resolve the parties' differing versions of the truth at
trial.” Anderson, 477 U.S. at 248-49. The
party moving for entry of summary judgment bears “the
initial responsibility of informing the court of the basis
for its motion and identifying those portions of the record
which show a lack of a genuine issue.”
Hartnagel, 953 F.2d at 395 (citing Celotex,
477 U.S. at 323). Once the moving party has met this burden,
the nonmoving party must go beyond the pleadings and by
depositions, affidavits, or otherwise, designate specific
facts showing that there is a genuine issue for trial.
Mosley v. City of Northwoods, 415 F.3d 908, 910 (8th
Cir. 2005). The nonmovant must show an alleged issue of fact
is genuine and material as it relates to the substantive law.
If a party fails to make a sufficient showing of an essential
element of a claim or defense with respect to which that
party has the burden of proof, then the opposing party is
entitled to judgment as a matter of law. Celotex,
477 U.S. at 322.
determining if a genuine issue of material fact is present, I
must view the evidence in the light most favorable to the
nonmoving party. Matsushita, 475 U.S. at 587-88.
Further, I must give the nonmoving party the benefit of all
reasonable inferences that can be drawn from the facts.
Id. However, “because we view the facts in the
light most favorable to the nonmoving party, we do not weigh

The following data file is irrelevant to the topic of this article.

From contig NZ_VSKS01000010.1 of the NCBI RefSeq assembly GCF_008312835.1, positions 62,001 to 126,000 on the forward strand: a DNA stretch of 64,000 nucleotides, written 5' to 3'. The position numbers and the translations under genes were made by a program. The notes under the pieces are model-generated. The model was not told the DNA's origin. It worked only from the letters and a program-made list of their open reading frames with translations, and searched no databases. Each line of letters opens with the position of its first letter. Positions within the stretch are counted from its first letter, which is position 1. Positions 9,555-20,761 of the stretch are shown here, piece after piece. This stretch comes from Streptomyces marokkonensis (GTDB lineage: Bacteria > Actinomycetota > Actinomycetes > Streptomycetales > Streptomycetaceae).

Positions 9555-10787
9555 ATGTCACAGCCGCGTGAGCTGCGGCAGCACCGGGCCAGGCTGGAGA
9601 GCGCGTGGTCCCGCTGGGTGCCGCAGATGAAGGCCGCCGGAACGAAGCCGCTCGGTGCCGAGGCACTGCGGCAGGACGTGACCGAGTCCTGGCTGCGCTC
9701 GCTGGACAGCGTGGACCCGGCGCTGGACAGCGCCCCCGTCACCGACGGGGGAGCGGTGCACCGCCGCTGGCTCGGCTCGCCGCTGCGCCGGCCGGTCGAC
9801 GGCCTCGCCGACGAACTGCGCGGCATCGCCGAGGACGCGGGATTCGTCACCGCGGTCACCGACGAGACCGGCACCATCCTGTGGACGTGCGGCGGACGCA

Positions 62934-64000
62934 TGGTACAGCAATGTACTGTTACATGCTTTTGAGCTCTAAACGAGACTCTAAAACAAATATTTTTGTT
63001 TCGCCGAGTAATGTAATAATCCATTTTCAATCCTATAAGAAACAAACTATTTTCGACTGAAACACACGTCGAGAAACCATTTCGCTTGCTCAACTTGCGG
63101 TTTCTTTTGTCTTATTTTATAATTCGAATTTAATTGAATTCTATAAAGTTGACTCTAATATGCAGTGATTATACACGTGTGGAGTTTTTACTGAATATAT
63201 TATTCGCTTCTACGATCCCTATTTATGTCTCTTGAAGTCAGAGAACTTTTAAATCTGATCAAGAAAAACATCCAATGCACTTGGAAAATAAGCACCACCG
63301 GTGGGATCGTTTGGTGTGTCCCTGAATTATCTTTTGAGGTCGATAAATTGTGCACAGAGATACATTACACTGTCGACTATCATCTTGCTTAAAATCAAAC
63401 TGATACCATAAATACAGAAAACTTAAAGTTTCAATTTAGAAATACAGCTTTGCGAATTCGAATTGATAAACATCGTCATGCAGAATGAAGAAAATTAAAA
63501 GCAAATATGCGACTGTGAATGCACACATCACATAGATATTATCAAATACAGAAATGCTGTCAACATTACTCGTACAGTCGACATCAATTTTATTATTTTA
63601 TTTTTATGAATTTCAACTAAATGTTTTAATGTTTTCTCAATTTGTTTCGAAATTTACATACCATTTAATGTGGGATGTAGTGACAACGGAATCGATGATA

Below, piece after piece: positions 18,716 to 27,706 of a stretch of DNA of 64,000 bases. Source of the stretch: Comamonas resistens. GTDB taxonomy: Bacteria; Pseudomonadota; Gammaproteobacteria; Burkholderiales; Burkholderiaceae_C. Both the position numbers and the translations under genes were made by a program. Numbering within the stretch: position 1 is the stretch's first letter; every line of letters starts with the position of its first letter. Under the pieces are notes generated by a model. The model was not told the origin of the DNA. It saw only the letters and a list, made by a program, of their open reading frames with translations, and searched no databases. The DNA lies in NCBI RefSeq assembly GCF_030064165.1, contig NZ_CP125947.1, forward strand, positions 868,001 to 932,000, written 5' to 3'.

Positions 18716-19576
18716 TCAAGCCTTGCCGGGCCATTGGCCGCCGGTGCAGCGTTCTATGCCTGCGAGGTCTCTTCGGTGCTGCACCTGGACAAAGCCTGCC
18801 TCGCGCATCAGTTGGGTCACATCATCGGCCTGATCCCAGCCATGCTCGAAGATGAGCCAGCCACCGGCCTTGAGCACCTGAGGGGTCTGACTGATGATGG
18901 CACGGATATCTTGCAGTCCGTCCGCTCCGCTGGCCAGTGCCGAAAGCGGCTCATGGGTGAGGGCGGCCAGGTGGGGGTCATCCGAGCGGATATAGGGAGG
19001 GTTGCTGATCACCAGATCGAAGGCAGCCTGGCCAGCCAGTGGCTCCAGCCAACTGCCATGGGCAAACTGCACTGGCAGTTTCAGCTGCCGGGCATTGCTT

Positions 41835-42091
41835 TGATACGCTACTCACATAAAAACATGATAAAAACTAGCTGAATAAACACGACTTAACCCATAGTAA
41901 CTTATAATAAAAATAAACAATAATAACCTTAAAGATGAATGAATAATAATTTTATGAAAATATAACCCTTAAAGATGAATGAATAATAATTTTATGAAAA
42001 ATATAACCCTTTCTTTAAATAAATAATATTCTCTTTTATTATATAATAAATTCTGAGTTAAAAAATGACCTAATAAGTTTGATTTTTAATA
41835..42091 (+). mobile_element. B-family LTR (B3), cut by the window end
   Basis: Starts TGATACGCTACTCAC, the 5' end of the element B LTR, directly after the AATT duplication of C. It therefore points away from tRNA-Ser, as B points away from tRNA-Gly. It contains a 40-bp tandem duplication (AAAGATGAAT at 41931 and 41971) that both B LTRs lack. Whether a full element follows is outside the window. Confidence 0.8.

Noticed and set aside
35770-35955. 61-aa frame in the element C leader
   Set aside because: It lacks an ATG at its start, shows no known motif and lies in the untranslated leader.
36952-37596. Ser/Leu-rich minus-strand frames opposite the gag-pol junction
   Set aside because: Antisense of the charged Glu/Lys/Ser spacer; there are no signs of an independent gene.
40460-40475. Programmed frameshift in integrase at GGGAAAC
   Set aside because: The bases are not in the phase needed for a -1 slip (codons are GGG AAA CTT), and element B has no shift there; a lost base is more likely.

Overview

the evidence or attempt to determine the credibility of the
witnesses.” Kammueller v. Loomis, Fargo &
Co., 383 F.3d 779, 784 (8th Cir. 2004). Instead,
“the court's function is to determine whether a
dispute about a material fact is genuine.” Quick v.
Donaldson Co., Inc., 90 F.3d 1372, 1376-77 (8th Cir.
law applies to products liability actions based on diversity.
Adams v. Toyota Motor Corp., 867 F.3d 903, 916 (8th
Cir. 2017). Thus, Iowa law applies to this action. As noted
above, the remaining causes of action are (1) strict
liability and (2) negligence in the manufacturing and/or
design of the refrigerator, construction and/or assembly of
the refrigerator and distribution of the refrigerator.
However, Iowa law has essentially eliminated the distinction
between negligence and strict liability for product defect
claims. Nationwide Agribusiness Ins. Co. v. SMA Elevator
Constr. Inc., 816 F.Supp.2d 631, 643 (N.D. Iowa 2011).